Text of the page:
Due to the focus of studies about caregiving responsibilities on older caregivers, there has been a deficit of research on young caregivers. We aimed to investigate the association between caregiving and health/mortality risk in young caregivers when compared with their non-caregiving peers and older caregivers. A census-based record linkage was implemented linking all residents enumerated in the 2011 Northern Ireland Census with subsequently registered deaths data, until the end of 2015. Among those aged 5–24 years at the 2011 Census, approximately 4.5% (19,621) of the cohort reported that they were caregivers. The presence of a chronic physical (mobility difficulties) and/or mental health condition was measured through the Census; all-cause mortality was assessed by official mortality records. Young caregivers were less likely than their non-caregiving peers to report chronic mobility problems (ORadj = 0.81 95% CI: 0.84, 0.96), but more likely to report chronic poor mental health (ORadj = 1.44 95% CI: 1.31, 1.58). They also differ from older caregivers (P < 0.001) and are at significantly higher mortality risk than their peers (HRadj = 1.54 95% CI: 1.10, 2.14). A dose response relationship between hours devoted to caregiving duties and mortality risk was evident. Young caregivers are at significantly increased risk of poor health outcomes.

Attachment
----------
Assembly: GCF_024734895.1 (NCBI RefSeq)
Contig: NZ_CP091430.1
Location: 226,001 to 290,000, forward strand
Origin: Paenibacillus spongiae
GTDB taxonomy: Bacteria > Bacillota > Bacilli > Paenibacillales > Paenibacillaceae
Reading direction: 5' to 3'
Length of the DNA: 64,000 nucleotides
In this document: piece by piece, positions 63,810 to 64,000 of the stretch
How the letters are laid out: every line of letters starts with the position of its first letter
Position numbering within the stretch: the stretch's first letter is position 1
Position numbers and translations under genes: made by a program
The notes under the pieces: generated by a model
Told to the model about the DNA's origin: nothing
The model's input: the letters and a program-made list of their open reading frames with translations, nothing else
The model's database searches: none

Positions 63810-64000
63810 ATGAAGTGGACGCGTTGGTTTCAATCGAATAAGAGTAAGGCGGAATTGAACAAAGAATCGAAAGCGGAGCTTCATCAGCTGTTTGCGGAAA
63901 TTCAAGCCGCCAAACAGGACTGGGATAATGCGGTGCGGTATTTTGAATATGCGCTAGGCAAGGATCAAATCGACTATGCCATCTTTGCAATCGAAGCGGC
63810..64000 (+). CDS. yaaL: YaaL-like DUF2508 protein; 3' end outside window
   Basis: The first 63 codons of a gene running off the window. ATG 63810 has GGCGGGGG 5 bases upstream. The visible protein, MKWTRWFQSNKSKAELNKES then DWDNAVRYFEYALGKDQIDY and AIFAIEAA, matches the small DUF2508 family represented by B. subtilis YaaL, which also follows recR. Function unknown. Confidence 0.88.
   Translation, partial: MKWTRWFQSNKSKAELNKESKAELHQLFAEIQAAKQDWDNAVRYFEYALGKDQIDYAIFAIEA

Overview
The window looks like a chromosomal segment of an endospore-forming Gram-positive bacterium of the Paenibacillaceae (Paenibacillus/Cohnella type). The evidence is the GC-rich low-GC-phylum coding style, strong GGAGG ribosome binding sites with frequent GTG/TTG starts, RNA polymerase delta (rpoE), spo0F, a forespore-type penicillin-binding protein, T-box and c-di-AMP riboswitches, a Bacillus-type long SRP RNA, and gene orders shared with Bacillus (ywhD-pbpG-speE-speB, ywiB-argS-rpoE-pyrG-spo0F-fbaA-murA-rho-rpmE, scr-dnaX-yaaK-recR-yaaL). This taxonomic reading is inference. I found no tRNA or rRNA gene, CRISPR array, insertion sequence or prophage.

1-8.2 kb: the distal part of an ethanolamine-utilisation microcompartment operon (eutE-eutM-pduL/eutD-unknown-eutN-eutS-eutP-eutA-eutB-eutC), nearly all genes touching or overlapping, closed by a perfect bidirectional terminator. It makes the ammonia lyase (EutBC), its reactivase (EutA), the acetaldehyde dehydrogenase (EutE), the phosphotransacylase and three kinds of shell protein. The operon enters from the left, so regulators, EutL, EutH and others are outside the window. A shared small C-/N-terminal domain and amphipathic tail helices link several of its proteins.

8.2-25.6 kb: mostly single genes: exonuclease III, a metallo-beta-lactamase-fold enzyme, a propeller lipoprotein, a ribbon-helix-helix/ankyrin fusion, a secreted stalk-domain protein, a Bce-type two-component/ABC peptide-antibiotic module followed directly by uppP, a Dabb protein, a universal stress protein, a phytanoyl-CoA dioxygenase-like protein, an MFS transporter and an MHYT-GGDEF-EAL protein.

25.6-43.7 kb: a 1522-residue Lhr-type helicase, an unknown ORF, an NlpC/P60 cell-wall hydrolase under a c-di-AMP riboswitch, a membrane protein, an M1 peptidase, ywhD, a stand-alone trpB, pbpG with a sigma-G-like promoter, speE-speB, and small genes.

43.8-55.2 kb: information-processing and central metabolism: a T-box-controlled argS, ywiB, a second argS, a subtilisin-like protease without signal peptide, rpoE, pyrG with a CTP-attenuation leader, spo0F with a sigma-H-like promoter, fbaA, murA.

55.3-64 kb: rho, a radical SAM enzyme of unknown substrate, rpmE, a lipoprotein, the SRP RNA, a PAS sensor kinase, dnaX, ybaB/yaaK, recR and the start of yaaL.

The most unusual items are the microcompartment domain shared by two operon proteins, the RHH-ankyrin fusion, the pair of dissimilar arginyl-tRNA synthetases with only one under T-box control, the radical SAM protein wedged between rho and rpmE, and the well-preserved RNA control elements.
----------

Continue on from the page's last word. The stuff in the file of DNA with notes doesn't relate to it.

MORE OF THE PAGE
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- School of Medicine, Dentistry and Biomedical Sciences - Belfast Association for the Blind Lecturer in Ophthalmic Data Science
- Centre for Public Health